Movement: Lecture 9/10 part 2

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1. Muscles generally develop forces sufficient to maintain:
a rotational equilibrium around a joint
2. We assume that mm act to oppose:
gravity
3. Rotational equlibrium=
the sum of all the moments that act around a joint's axis is equal to zero
4. All the adductor moments are balanced by:
equal and opposite abductor moments
5. Mm+Mg=
0
6. moments:
products of forces
7. moment=
force x distance
8. When do we encounter disequilibrium?
we don't always activate mm to counter the effects of gravity. Sometimes, we move in such a way that gravity assists our movements, as when we throw a ball from a height, or slam a book downward on the table
9. Muscles generally develop forces sufficient to maintain:
a rotational equilibrium around a joint
10. What are the 3 assumptions of gravity and muscle wars?
• the opposing moments are exactly equal
• the mm produce a moment that exceeds the moment which gravity produces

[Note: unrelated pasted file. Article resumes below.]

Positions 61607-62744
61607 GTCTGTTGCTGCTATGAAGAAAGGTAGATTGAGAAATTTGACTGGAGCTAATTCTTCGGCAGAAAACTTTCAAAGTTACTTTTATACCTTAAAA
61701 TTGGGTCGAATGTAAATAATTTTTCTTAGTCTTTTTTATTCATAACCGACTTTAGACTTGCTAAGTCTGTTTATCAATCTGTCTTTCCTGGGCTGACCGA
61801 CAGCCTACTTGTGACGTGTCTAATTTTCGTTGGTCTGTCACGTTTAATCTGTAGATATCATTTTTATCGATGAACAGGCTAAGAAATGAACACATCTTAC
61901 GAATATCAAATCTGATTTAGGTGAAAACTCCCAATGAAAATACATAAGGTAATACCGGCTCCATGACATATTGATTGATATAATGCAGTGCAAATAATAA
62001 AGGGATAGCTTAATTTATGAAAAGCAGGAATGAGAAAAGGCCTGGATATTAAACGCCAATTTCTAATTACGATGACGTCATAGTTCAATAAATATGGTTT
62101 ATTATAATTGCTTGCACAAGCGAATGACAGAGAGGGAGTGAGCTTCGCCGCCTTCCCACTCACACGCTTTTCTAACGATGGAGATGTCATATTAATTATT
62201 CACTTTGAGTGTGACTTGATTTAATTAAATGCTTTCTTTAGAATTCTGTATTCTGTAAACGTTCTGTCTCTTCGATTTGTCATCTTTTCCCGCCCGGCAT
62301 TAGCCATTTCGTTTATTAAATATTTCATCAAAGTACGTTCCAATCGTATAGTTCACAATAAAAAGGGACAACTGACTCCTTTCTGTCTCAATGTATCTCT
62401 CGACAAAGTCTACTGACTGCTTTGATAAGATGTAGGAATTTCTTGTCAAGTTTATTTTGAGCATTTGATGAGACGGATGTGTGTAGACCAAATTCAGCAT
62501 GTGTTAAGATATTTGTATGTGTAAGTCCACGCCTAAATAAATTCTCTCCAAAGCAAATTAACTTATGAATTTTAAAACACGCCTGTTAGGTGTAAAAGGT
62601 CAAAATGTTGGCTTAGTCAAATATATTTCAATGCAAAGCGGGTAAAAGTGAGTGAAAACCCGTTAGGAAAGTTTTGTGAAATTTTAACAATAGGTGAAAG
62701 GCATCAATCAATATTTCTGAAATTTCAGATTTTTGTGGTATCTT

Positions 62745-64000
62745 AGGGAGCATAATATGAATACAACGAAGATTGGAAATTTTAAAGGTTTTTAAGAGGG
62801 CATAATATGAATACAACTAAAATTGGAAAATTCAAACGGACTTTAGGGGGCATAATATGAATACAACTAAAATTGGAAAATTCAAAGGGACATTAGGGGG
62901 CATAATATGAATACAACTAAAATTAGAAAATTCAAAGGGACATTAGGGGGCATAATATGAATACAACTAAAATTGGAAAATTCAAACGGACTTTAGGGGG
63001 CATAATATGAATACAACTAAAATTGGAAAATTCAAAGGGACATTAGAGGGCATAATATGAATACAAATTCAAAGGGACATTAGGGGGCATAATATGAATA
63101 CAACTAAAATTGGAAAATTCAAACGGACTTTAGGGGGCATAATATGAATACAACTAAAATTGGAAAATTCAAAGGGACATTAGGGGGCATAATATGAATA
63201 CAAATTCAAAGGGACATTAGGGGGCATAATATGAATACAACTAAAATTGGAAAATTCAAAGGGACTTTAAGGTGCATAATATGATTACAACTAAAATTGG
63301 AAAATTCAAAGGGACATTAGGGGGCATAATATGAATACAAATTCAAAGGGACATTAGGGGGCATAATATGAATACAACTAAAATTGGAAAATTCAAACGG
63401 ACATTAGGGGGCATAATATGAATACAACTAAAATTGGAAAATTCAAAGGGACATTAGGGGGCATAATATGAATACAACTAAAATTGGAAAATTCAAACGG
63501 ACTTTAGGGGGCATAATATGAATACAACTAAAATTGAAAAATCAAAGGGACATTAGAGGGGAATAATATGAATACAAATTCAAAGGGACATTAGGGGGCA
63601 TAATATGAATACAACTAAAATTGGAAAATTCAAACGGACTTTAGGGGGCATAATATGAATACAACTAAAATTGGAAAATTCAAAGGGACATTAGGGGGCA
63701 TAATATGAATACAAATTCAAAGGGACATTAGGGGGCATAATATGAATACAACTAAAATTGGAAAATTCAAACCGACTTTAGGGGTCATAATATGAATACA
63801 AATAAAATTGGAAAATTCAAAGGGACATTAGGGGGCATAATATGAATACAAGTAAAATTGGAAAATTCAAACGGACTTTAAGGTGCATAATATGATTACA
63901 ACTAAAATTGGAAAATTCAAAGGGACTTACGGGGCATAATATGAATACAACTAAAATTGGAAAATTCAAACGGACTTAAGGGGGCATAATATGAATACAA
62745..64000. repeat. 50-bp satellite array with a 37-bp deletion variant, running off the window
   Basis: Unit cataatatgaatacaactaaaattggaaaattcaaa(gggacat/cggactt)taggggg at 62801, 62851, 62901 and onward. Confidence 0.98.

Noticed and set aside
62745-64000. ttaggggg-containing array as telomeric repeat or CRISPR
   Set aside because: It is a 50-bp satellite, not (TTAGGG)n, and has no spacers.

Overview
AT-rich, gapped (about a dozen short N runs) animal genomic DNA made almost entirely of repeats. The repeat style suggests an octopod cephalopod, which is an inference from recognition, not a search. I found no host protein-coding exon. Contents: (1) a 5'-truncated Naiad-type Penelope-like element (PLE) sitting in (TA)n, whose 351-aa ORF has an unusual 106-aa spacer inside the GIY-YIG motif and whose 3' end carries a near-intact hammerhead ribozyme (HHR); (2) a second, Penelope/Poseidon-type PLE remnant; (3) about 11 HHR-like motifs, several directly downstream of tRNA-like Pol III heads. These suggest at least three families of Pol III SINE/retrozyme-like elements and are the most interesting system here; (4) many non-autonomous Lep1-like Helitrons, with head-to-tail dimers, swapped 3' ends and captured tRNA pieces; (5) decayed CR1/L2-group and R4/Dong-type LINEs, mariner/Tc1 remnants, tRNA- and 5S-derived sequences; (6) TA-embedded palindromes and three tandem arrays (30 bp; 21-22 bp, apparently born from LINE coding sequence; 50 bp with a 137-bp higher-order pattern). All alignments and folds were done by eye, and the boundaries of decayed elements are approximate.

• the mm produce moment that opposes the effect of gravity but is nevertheless smaller than moment that gravity produces
11. Mm=Mg
• joint doesn't move so muscle's length remains constant
• isometric muscle action
12. Mm>Mg
joint moves as muscle shortens in concentric action
13. Mm<Mg
joint moves in direction dictated by gravity's moment. while muscle's activity exerts force on attachments, and controls gravity's effect on joint, muscle still elongates. Eccentric muscle action
14. Factors affecting the amount of muscle force required:
• muscles must produce a moment to match the moment that gravity produces at a joint
• Mm=Mg
• Therefore:
• Fgsg=Fmsm
15. Factors affecting the amount of muscle force required:
the muscle force sufficient to balance this equation may change depending on:
16. 1. Changes in externally applied moment of force:
while Fg doesn't change, its moment arm does change throughout a movement task
since the muscle must balance the moment which gravity produces, the force required of the muscle changes
• 2. Changes in the muscle's moment arm: if sm changes through a joint's range of motion, the muscle must produce different levels of force to maintain a constant moment
• if the muscle's moment arm increases anywhere in the range of motion, the muscle can produce less force and still produce the same moment around the joint
• if the muscle's moment arm decreases, it must develop additional force to maintain the same moment

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 Author: brau2308 ID: 171604 Filename: Movement: Lecture 9/10 part 2 Updated: 2012-09-18 03:34:54 Tags: human movement Folders: Description: review of human movement lecture 9/10 part 2 Show Answers:

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